Third, as discussed above, public opinion continues to wash around a few simple numbers – it has been fairly static for a long time.

You can make whatever decisions are appropriate for your company or your boss or what have you; I hesitate to tell people what to do. But the counsel should at least be based on good information. The information we have available to us – opinion research and science — suggests that we are winning this fight. It is probably premature to talk about exit strategies.

One last thought. Those who are advocating a rework of messages and policies with respect to global warming are, almost without exception, the same people who have been encouraging a series of preemptive surrenders since the Bush Administration. There were numerous people, especially among the utilities, who wanted to make a deal with Jim Connaughton and his crew in 2007 and 2008. They then migrated onto Waxman-Markey. Now they are wetting the bed over the proposed existing source rule.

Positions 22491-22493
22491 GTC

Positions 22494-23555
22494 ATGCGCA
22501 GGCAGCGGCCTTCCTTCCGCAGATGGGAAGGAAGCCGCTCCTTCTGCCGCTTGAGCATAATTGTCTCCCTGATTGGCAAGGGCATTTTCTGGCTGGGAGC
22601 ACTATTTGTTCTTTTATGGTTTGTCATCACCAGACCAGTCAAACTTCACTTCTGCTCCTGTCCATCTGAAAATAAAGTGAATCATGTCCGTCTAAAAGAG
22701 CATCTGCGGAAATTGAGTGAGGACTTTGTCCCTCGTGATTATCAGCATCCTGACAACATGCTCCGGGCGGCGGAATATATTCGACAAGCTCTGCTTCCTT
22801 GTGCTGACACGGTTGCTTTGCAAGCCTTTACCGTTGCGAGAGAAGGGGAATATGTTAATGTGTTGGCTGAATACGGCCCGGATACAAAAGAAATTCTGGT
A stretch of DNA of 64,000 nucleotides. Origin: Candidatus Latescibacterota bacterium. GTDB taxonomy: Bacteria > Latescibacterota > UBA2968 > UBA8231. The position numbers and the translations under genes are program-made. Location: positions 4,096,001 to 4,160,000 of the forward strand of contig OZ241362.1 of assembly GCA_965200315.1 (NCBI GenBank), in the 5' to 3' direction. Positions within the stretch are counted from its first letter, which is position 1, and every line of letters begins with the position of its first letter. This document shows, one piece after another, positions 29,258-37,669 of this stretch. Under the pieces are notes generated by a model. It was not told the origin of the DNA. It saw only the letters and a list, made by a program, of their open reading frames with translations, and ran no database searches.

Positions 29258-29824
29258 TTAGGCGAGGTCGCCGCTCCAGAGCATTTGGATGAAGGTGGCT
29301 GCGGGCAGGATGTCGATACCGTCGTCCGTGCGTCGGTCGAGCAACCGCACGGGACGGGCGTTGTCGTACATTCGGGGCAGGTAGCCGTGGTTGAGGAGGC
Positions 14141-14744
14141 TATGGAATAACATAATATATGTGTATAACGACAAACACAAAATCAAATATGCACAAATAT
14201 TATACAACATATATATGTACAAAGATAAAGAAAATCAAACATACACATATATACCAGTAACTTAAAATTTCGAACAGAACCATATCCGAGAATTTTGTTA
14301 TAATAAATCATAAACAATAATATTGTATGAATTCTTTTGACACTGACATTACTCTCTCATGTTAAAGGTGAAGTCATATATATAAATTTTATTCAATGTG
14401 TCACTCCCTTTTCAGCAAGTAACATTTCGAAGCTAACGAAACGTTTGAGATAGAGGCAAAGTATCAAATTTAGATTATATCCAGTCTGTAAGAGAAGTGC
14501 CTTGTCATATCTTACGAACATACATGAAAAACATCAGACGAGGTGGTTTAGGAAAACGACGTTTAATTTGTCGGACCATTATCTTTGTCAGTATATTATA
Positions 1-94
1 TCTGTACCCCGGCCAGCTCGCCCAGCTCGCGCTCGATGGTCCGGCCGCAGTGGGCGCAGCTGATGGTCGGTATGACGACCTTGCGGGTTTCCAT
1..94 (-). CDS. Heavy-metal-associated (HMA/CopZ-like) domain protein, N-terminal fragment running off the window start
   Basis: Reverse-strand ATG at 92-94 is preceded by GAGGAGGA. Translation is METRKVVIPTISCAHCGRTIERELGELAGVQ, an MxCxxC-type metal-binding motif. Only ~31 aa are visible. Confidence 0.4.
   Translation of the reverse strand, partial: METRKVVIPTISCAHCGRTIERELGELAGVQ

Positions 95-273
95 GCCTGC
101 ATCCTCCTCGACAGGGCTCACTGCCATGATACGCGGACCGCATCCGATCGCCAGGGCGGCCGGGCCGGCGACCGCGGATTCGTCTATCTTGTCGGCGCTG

This post was authored by Mike McKenna, President of MWR Strategies. McKenna has conducted public polling research for AEA.